I think we all want to hire people going into the interview. Because not having the person means work is not getting done, is not getting done in a timely manner, or is getting done at the expense of other things (especially other things we want to focus on). On top of that, reading resumes, having calls and interviewing is time consuming itself and also taking time away from other work. So there are many reasons we really want the person across the table from us to be the right person, and this is true of every hiring manager in that situation, not simply CEOs at start-ups. What we need to temper our enthusiasm with, is that we have to make this decision with relatively little information, and none whatsoever about how they WILL work at this future job. But we must remind ourselves that by not hiring them we may lose a few extra hours, and we might have to choose a 2nd best candidate (though we'll never be able to be certain about that either). But if we hire the wrong person, we will not only fail to get the results we want, but we get to go through the start-up and processing of another job search all over again. With that in mind, and remembering the best prediction of future behavior is past examples of HABITUAL behaviors, ask questions about HOW people faced problems in prior jobs that are SIMILAR to your problems today. This will give you much better information to use than asking them how they WOULD solve some hypothetical future problem -- which will only tell you about their habitual ways to how they ANSWER questions, not what they DO when solving problems. I hope that is helpful to you.
Harsh Vardhan
0
0
Harsh Vardhan Advisor
Co-Founder & Chief Number Cruncher: Cookedin.com
One of the alternatives I've seen - to the usual telephonic reference/back-ground check being used, is a structured (objective type) questionnaire. Every query was followed, by 2-3 line answer substantiating the earlier response. For example if the referee (I) had indicated 3 (Good) on a scale of 4, for 'Leadership Qualities', this was to be substantiated by 2-3 line answer validating the response! This was earlier preceded by the prospective company's HR calling, to inform and requesting that the questionnaire being sent; be completed and sent back a.s.a.p.
Herbert Yang
0
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Herbert Yang Entrepreneur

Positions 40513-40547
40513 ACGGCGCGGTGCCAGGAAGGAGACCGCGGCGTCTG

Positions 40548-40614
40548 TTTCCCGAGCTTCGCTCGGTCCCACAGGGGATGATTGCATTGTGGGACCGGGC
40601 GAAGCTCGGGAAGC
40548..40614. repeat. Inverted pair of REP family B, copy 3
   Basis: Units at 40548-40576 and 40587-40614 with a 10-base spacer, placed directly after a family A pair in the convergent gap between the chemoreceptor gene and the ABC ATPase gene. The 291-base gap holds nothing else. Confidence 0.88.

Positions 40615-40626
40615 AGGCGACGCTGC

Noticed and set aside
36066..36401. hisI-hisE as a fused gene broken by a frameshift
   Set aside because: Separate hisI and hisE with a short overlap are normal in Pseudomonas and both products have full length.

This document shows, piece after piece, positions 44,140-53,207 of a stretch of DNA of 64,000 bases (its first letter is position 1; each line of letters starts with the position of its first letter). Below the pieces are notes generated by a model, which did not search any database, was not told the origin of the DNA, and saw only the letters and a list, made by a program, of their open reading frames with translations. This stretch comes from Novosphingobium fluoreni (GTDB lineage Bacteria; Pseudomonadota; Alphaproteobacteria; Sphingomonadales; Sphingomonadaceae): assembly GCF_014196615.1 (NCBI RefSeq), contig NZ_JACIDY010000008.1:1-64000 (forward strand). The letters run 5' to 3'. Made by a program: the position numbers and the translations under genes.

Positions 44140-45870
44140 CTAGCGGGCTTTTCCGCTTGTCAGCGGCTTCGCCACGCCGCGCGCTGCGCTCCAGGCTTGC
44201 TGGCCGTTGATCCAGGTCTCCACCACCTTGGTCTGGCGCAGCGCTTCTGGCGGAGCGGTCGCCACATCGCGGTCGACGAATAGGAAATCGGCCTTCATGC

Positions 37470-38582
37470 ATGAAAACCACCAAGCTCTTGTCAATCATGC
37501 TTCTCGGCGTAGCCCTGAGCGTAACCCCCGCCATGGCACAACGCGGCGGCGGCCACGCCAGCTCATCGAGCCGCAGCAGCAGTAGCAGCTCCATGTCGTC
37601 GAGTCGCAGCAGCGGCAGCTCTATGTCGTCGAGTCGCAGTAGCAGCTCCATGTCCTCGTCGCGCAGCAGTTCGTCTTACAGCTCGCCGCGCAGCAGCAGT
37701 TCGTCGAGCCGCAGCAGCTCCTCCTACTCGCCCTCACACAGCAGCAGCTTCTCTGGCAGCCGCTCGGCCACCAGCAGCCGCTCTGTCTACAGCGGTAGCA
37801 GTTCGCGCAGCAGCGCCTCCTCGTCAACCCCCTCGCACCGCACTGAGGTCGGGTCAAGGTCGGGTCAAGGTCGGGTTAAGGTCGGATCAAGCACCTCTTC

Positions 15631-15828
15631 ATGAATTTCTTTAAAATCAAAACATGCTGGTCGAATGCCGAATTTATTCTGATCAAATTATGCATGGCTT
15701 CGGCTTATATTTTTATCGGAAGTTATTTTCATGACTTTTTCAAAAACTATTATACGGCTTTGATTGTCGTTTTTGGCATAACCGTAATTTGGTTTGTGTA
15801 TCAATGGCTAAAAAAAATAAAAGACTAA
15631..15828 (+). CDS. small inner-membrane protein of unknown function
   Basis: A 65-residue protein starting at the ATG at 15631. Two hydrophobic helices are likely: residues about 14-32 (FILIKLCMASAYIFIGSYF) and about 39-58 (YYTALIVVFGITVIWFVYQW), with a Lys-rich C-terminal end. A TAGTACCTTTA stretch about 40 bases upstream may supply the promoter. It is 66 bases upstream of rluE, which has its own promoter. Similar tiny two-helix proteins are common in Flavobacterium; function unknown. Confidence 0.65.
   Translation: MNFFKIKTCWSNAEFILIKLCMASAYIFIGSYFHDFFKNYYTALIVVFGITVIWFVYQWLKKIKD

Founder of Linkqlo
Yes it's important to talk to the reference with an open mind. Even if I have already decided I'm going to hire this person, I would still engage the reference as if I just started this interview process knowing little about the candidate. Also I draft a set of questions for each reference I talk to so that I have complete control of the narrative and always lead the questions. It's too easy for references to say nice things about someone they know. I need them to give me the real dirt.
Karen Bertiger
0
0
Karen Bertiger Advisor
Director at Herd Freed Hartz
Obtaining references has become a "check the box" activity but conducting them in the right way can provide valuable information. If you've reached the stage of reference-checking, you are biased towards hiring the individual, and that's not necessarily a bad thing. Rather than approaching references as a necessary evil, plan a productive conversation with each reference by preparing in-depth and highly specific questions that will round out the insight you've already obtained through the interview process. Questions such as "Would you work with this person again?" will not provide you with additional data to inform your hiring decision. Instead, approach the discussion as if you have already decided on the hire and let the reference know upfront that you are leaning towards that decision. Let them know that you are interested in validating not just the candidate's positive points, but their development areas as well. This will help you to understand how to help develop the candidate, and help you be aware of potential blind spots in their skill set. Nobody is perfect; the references should not be all positive, and if you push the reference to provide more critical feedback from the standpoint of helping to further develop the individual you should get some honest and transparent information. I also highly suggest, when hiring an executive, that you do a 360 reference. I find that a reference from a subordinate is often just as helpful as one from a supervisor.
Taj Sateesh
0
0
Taj Sateesh Entrepreneur
CEO at Sphinx Resources--The Preferred Recruitment Partners in Hi-Technology R&D & Manufacturing
There are 2 aspects to the Reference Checking phase of the hiring process.
Like Syed mentioned, it's human nature to get unconsciously clouded when the same person is asked to corroborate/verify earlier findings....be it in hiring or just about anything else.
The only way is for someone NOT involved in the decision-making process of the hiring to handle the Reference Checks......to allow an open-minded facts-checking exercise.
In India, we have regular Background Checking/Verification Agencies that do reference checking also if needed......not sure about the scenario in USA.

The Second aspect is what Perri suggested.........I have faced similar situations where the References give a rosy picture [after all they are humans too], UNLESS asked pointed queries. Like the Saying goes: "If you want the right answer, you have to ask the right question".
But the minimum of queries that need explanations or long-winded answers the better, since explanations invariably tend to lead to masking the factual inputs needed to arrive @ a well-informed hiring decision......in a whole lot of chaff.

TS